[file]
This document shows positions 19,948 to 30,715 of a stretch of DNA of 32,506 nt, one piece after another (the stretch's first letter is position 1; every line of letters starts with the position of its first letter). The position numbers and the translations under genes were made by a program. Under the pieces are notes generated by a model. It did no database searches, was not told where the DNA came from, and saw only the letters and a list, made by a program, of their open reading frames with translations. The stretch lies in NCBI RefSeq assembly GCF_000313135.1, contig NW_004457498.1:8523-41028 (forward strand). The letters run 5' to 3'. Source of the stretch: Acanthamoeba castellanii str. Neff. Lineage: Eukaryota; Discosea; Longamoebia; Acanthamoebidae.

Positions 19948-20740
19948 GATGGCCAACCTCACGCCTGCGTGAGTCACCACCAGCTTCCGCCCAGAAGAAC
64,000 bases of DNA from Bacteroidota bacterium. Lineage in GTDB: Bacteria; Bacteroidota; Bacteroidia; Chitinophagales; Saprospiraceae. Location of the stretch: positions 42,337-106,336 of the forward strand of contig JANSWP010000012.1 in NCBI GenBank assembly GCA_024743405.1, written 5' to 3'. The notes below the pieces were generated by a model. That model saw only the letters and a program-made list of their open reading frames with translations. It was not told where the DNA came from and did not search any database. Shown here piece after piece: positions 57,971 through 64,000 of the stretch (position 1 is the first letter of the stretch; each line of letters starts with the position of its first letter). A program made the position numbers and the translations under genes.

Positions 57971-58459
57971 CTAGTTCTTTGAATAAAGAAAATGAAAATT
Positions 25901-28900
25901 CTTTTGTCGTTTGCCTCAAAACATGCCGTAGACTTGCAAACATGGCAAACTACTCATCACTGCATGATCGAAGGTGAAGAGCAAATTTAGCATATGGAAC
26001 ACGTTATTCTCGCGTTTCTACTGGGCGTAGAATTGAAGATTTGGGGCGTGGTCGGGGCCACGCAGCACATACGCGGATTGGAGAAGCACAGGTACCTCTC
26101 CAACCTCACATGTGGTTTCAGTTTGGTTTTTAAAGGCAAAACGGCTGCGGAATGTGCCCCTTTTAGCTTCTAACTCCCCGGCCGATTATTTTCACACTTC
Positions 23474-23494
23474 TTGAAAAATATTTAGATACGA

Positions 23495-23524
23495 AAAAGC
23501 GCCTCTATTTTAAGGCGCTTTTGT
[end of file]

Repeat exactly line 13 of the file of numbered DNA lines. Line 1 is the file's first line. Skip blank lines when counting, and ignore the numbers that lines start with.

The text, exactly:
Positions 23495-23524